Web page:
Maungapohatu, probably early 1927. The new houses with the iron roofs have been built, but the fences and gardens have not yet been erected. Tane Nui A Rangi, with its original carvings, is on the right. Waipiro Ihe, who lived at Maungapohatu from 1926 to 1930, identified the homes as she remembered them: the left-hand row of houses (from the front) were: her grandfather's, Te Houpapa Te Maipi, with whom she lived until his accidental death in 1928; Hemi Tawa behind; Mahia Hakeke; her father, Wiki Houpapa (Toko Te Maipi); Ripia Tango; Tame Tuwairua. The three homes which formed the right-hand row were (from the front): Paro Miki; Paetawa Miki; Pita Te Wharenui. (Waipiro Ihe, talking with the author, January 28, 1983.) Whakatane Museum.
established, and fines set for their violation. Two tennis courts were laid, one at the upper pa, and one at the separate community of Maai, where Rua and most of his wives now lived. An open-air dance floor was constructed and a string band organised. For two years, 1927-1929, Maungapohatu was a flourishing settlement of about 150 people, and in the memories of those who lived there, it was a time of many pleasures and many visitors.
It is now possible to create a profile, or a statistically based description, of this, the third community. Several new sources enable a careful survey of the families who lived there; they also reveal “the other side of hope”, or the grimmer story behind the failure of the settlement. In their baldness, the statistical sources contradict the memories of the first years of the new settlement and emphasise the human sufferings that all the families experienced. For the morehu, the survivors, the community remains the place of happiness. It is the well-spring of their identity. But one by one they were forced to leave.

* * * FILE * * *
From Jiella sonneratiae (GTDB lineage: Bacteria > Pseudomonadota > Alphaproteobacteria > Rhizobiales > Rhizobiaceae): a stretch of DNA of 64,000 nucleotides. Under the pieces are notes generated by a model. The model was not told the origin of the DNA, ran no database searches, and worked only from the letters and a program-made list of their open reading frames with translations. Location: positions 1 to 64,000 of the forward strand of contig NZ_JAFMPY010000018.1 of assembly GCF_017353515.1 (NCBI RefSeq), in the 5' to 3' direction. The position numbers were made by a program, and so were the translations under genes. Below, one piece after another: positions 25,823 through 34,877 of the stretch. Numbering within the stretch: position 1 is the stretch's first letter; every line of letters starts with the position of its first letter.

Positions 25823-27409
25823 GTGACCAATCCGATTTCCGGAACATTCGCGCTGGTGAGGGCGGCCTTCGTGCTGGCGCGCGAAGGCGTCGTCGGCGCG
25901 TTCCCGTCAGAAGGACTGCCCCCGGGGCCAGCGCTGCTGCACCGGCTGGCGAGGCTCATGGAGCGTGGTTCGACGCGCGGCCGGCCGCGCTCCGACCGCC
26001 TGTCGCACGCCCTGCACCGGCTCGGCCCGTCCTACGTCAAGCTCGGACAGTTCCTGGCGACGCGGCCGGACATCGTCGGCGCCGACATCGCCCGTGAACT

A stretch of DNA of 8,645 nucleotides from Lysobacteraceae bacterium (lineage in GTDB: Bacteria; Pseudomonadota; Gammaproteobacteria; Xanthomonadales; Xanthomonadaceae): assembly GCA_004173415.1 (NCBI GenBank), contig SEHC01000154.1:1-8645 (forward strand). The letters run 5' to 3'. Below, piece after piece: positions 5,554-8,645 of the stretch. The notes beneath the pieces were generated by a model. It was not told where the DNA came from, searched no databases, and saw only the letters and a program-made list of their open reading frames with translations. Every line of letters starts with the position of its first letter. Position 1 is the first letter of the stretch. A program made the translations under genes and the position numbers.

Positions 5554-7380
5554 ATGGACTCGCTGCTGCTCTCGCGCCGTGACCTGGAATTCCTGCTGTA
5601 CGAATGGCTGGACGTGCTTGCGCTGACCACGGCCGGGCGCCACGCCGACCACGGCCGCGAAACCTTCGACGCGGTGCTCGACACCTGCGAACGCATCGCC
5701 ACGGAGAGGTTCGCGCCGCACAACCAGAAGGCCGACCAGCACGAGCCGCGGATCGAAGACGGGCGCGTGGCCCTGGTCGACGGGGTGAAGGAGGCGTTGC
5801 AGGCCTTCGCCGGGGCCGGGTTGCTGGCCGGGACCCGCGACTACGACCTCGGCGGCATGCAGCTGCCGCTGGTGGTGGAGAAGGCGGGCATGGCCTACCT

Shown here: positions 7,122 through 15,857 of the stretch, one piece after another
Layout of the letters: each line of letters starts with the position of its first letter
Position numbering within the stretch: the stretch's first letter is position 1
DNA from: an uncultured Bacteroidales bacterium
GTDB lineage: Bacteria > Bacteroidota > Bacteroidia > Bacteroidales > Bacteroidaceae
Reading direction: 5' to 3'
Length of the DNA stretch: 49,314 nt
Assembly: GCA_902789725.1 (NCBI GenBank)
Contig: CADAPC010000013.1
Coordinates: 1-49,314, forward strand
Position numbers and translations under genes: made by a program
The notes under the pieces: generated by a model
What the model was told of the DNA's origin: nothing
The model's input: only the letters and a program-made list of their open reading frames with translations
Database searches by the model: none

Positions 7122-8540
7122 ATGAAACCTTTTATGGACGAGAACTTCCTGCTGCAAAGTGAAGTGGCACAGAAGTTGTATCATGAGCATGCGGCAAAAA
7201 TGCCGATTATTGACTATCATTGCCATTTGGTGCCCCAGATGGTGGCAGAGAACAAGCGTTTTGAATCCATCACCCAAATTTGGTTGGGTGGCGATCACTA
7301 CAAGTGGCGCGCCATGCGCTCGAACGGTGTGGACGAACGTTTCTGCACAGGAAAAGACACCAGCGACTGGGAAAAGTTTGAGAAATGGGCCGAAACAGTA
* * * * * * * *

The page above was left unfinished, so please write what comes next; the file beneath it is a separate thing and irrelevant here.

Five main statistical sources exist. The first is a list drawn up by the community itself on February 3, 1929 (Table 1). It is a compilation of all the “kitchens of the Pa”. There were 30 families living in the upper pa, while Rua lived about half a mile away (Fig. 4). With this list are two others drawn up on the same day, for various payments Rua made for work, or according to need, to members of the community. 15
The second source is a Government report compiled in 1936 about the Tuhoe. It commented sharply upon the harsh economic conditions of the people of the Urewera country. At that time 21 families were listed as living at Maungapohatu, including Rua and his first wife, Pinepine Te Rika (Table 2). Rua was also listed at the same time among the families living at Matahi, a settlement which he had founded in 1910 in the Waimana valley. Here he was described as living with his youngest wife, Te Atawhai Tara (or Piimia), who came from this valley. 16Rua had constantly moved between the two communities ever since the formation of Matahi; indeed, its growth from 1912 had probably been one cause of the initial decline of Maungapohatu. From 1933, after a series of bitter winters and the successive failure of the potato crop at Maungapohatu, Rua began to live more or less permanently in the Waimana valley (mostly at Otane or Matahi). He returned seldom to the City of God on earth. It was at Matahi, on February 20, 1937, that he died.